Monster.com could be takeover target, Barrons. $2 billion market capitalization, they might go for $3.5 at their 52 week high.
Old media defending turf? Knight-Ridder, Dow Jones defending employment advertising?
How about a customer buyout? Agencies have been Monster's biggest customers for years. Do Manpower or Adecco have the cash flow and market cap for a merger?
New media consolidating? Yahoo already bought HotJobs. MSN needs an injection of something with energy and a brand with charisma. AOL continues to debate whether to continue outsourcing their career channels (flexibility, best of breed) or to buy/build their own for better integration with the rest of an AOL broadband experience.
And then there's Google.
What might you see out of Monster/Google?
- Every job seeker gets a weblog.
- Tell your professional story.
- Narrate your job search.
- Keep it while you're employed, independent of your employer, building equity for your next search.
- Blogroll extras: employers you've visited, blogs of job seekers like you, jobs that might interest you.
- Your blogging reputation carries over to your job search.
- Links on a million weblogs to career profiles.
- Monster suggesting keywords and language from your weblogs.
- Every employer gets a weblog.
- Better branding, better user experience, fresh stuff.
- Job seekers can subscribe to their potential employers' RSS feeds.
Monster powered Orkut.
- Swarm job search. Forums around specific job searches, occupations, employers, industries. See what jobs your fellow chiropodists are looking at and what they're saying about them.
- Network candidate discovery. Find the candidate who's a friend of the fully employed candidate. Word of mouth in the social networking age.
- Every job seeker gets free email. Hidden from your employer. Text job ads informed by your subscriptions and searches.
Screen real estate is precious. Google's toolbar is about as ubiquitous as Yahoo!'s. Enterprise's using a Google search appliance for their intranets get extra bang from using a Google toolbar that knows to check both the appliance and the global Google server for answers.
Add the Monster button right next to the Blogger button.
- Let your surfing behavior inform Monster's job recommendations.
- Visit a site? JobMark™ it as a place of potential career interest. Or as a place to avoid.
- Build in "tell-a-friend" about a job.
- Flag specific job listings.
A search on lexicography shows me relevant sites. Featured links might include lexicograper jobs.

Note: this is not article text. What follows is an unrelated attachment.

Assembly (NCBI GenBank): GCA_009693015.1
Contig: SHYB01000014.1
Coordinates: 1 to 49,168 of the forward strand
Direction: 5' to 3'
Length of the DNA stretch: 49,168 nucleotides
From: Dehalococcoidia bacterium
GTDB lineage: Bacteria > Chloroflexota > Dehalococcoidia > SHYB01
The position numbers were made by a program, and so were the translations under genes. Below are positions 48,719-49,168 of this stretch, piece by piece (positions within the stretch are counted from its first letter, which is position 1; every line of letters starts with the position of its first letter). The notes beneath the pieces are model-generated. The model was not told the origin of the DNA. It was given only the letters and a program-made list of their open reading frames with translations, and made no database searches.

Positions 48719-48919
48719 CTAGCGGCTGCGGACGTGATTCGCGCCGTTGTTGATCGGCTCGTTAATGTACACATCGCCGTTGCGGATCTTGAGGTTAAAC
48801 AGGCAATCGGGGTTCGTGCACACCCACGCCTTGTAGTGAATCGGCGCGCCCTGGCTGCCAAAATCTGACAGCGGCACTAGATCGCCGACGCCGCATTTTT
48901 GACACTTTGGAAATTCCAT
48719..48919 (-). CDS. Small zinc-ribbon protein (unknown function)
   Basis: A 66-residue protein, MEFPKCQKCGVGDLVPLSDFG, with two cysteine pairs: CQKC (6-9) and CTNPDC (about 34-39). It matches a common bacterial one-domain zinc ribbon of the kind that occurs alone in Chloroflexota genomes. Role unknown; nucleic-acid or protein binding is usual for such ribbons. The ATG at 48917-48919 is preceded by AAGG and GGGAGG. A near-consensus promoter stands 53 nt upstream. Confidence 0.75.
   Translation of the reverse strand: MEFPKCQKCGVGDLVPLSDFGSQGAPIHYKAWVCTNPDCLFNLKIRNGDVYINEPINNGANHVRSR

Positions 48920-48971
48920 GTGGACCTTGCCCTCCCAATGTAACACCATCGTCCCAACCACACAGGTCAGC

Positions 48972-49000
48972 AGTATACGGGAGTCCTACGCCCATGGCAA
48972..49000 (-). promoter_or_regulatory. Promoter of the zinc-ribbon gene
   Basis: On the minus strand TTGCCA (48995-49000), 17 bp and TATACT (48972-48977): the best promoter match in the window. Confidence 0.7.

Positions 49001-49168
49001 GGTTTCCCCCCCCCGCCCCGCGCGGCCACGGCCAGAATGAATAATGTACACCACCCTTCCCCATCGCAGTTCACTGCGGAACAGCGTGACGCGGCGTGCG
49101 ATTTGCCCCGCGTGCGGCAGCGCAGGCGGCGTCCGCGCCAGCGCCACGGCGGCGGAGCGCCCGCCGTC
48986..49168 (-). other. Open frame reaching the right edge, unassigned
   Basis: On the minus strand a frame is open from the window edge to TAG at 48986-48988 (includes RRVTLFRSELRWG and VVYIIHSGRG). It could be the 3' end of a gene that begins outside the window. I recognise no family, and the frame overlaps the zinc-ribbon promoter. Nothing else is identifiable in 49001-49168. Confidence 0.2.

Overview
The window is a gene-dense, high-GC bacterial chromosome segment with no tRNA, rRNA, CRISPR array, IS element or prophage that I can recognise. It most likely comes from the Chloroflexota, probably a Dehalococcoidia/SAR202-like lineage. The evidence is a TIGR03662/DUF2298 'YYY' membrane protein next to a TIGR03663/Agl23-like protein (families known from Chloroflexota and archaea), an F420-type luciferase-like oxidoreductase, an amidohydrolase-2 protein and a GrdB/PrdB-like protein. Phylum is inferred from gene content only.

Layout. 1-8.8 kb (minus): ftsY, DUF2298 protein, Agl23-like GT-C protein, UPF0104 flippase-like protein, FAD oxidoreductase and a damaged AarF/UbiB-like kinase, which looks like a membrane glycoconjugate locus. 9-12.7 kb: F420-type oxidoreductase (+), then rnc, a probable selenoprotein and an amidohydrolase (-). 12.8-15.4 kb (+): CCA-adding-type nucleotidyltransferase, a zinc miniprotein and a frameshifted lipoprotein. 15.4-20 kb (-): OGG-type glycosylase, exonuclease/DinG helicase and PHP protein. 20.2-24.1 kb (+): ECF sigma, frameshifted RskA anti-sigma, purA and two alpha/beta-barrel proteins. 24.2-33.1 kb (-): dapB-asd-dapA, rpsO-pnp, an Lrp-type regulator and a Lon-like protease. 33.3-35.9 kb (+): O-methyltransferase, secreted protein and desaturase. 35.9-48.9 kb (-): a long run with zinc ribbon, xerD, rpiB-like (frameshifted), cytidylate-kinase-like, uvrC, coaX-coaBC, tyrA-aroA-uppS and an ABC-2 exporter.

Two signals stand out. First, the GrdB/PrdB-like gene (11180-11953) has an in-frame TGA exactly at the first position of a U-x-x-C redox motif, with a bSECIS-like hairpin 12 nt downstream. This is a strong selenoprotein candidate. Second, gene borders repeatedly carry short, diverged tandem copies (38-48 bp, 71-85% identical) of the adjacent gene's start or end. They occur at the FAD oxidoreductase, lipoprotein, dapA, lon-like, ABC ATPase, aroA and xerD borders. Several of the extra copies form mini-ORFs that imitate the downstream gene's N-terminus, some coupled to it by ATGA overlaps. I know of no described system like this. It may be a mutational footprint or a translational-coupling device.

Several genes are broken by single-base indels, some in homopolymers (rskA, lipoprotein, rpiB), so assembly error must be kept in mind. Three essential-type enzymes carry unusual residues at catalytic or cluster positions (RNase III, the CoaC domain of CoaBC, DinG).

"Show free job listings from your field on your web site." Every site gets context appropriate job listings, paid as adverts to Monster/Google, royalties to the niche webmasters. Google has the infrastructure in place, plus hundreds of thousands of sitemasters.
Job (Ad) Enrichment.
Monster can add context to a job posting.
- Local news, especially anything mentioning the employer or its competitors.
- Blog posts.
- People who've identified themselves as current employees or alumni.
- Photos and other graphics related to the firm.
Yahoo might be better at this than Google.
- Lower cost of candidate aquisition.
- Better targeting (blogs) of job ads.
- Higher quality of referral and word of mouth.
- Cash flow. (not much, but growing)
- More advertising inventory (a quarter of all job searches flow through Monster).
- More parts of life served by Google.
- Relationships with big corporate ad and business buyers. (Google doesn't have strong enterprise products or strong distribution. Yet.)
Google says they want to help you find everything. Believe them.
And Why Not.
The cultures are literally a continent apart, even though search is at the heart of both.
- Google trusts in pagerank, the almost mystical results of emergent behavior when people link web pages to other pages.
- Monster believes in metadata, structured profiles, and filling out forms.
- Google: doing interesting and useful things leads to cash flow.
- Monster: cash up front.
- Google builds on common, everyday human behaviors, and makes them effortless. Horizontal applications.
- Monster aims hard at sucking value from the $60 billion labor market business. Verticalized market making.
Perhaps the clearest gap lies in how they think about people.
Google is humanistic. People are rich with complexity, always changing. They interact with one another and their cyberspaces in ways that serve them and that create meaning.
Contrast this with the HR model. In my experience (formerly global VP for strategy and technology of the world's largest staffing company), 98% of human resource organizations model people as widgets to be processed, inventory to be managed, cluttered incoherent masses to be manipulated. When HR systems work it is because of the systems and despite the humans. Monster strives to be different, but it is thoroughly infected - top to bottom - with the values and views of its paying customers, HR departments.
So Google and Monster should partner-up instead of merge.
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